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The University of Central Florida's Cyber Defense Team Trains the Cybersecurity Workforce of Tomorrow

Photo: Markus Spiske
Photo: Markus Spiske

The Bureau of Labor Statistics estimates the cybersecurity field will grow by 31 percent by 2029. Yet, there’s a deficit when it comes to skilled workers who can fill these jobs. 

That’s where the UCF Cyber Defense Team comes in. Students participate in real-world hacking competitions that prepare them to protect Florida’s network infrastructure.

WMFE spoke with UCF’s Tom Nedorost and captain Michael Roberts about winning this year’s Collegiate competition and their 100 percent placement rate.

Read the full interview below.

Danielle: Tom, the DC Police Department was hacked just over the weekend. Can you tell me about why these cybersecurity skills students are learning through UCF's Collegiate Cyber Defense Competition Team, why are they so important right now for our safety?

Tom: Across the country companies have been breached by rogue actors. And what we have is a real shortage of trained cybersecurity professionals to help protect the companies from these and just even to review company networks in systems to make sure that they are as secure as possible.

Danielle: What kinds of skills do the kids take away from being on the Cyber Defense Team with you? And what's the placement rate like for them after?

Tom: They're learning a lot about system security, securing networks, operating systems. And how the the hackers or the rogue agents gain access. So they know where to look on a computer system or in a network for intrusions by other, you know, malicious actors. As far as placement rate goes, it's been 100%.

Danielle: Yeah, that's incredible. That was not the case for me as an English major. Michael, can you describe for me the experience of winning the UCF Collegiate Defense Competition, I know you faced hackers for 16 hours.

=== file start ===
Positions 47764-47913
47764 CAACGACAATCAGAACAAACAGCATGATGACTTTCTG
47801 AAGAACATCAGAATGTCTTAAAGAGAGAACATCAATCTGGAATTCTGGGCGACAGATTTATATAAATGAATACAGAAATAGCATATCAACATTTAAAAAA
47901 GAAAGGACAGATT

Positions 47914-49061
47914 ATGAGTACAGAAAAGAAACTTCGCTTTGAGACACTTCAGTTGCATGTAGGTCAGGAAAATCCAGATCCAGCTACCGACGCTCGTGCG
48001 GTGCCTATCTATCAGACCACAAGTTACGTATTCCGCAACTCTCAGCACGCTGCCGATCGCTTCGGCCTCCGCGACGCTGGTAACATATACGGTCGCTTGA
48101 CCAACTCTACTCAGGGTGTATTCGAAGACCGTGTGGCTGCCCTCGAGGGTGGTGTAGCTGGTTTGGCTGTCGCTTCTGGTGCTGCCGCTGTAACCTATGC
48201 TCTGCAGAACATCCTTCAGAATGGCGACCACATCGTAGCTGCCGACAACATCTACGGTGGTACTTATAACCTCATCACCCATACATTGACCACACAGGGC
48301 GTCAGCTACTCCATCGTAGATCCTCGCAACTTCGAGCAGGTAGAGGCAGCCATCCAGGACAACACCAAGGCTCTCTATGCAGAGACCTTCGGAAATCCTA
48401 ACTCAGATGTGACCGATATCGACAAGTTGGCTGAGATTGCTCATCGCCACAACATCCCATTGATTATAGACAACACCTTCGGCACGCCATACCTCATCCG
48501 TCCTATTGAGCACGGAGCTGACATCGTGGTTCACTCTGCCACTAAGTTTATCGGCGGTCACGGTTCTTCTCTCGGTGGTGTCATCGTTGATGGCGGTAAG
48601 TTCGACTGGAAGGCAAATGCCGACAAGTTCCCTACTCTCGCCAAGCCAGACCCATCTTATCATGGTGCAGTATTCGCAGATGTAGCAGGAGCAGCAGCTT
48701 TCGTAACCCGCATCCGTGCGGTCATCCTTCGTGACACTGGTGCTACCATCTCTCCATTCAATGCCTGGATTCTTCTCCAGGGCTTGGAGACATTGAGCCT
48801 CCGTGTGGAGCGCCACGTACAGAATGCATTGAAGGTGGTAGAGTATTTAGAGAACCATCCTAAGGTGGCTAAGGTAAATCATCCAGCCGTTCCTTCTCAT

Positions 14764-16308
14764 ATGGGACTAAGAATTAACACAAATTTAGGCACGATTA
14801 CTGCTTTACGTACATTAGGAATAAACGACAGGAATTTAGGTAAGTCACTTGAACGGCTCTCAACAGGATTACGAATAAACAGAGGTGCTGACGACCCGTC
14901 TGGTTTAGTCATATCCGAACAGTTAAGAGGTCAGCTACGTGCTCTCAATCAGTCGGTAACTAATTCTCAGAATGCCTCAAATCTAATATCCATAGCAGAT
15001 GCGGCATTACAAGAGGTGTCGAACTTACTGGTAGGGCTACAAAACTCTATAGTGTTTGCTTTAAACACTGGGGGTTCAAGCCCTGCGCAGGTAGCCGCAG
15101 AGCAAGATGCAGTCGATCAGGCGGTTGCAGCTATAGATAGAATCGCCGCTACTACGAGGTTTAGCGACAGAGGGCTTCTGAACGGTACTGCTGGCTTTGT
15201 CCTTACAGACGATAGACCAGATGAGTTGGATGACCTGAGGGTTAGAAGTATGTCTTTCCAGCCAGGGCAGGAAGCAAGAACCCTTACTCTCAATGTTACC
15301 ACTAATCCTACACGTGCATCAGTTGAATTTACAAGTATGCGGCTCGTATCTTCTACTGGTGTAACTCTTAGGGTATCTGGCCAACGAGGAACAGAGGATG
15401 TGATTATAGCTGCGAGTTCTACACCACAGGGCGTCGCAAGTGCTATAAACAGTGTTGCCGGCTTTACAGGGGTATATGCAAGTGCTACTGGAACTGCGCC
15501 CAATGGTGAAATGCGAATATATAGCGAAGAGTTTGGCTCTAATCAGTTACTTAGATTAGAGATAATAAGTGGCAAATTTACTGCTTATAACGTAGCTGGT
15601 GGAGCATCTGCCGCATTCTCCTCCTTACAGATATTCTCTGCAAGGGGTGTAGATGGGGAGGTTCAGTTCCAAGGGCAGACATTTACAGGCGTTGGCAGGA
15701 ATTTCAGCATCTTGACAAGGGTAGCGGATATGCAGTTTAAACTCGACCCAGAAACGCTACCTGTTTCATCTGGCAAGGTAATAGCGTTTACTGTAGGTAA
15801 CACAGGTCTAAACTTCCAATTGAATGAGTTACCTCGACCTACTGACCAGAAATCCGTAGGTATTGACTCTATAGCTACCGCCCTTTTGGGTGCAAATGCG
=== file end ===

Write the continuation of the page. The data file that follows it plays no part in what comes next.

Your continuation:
Michael: It was very exciting to win the Collegiate Cyber Defense Competition, we had to defend from some very good hackers for 16 and a half hours. And we had to complete a variety of difficult tasks while being attacked, and also keep our business operational. So it's a very rewarding experience, it's very difficult to win. And then we were very glad to come out on top.

Danielle: Can I ask you what made you go into the field? What do you love about it?

Michael: I love the changes every day, something is new. Every day, I have to learn more I have to I have to grow and push myself to be better. Because the other side the the attackers, the hackers are always getting better themselves. So I love the continued learning.

Danielle: Tom, last night, we heard President Joe Biden actually in his joint address to Congress talk about the importance of, you know, countries that out educate us are the ones that are going to outperform us, basically. So what do you think needs to be done to improve cybersecurity education at the college level?

Tom: Cybersecurity encompasses a lot of different areas. This was one where we did defending networks.

You have the other side not necessarily hackers, but we have professional penetration testers. And they're on the offensive side. They're kind of like the hacker, but they work for the company to look for those loopholes or the gaps in security within the company.

And then you have policy analysts that are not so much hands on the keyboard, but they're formulating policies and regulations.

So really, we need to broaden people with skills in all those areas coming out of our colleges and universities. And opportunities like the national Collegiate Cyber Defense Competition allow students really on both sides, the offensive and defensive skills to get hands-on experience in a very realistic simulation.

I think that's what we need more of, there's only so much you can do by lecturing and reading books. So getting those hands-on skills, through your your college experiences and through internships are a great way to prepare students for the workforce.

Danielle Prieur covers education in Central Florida.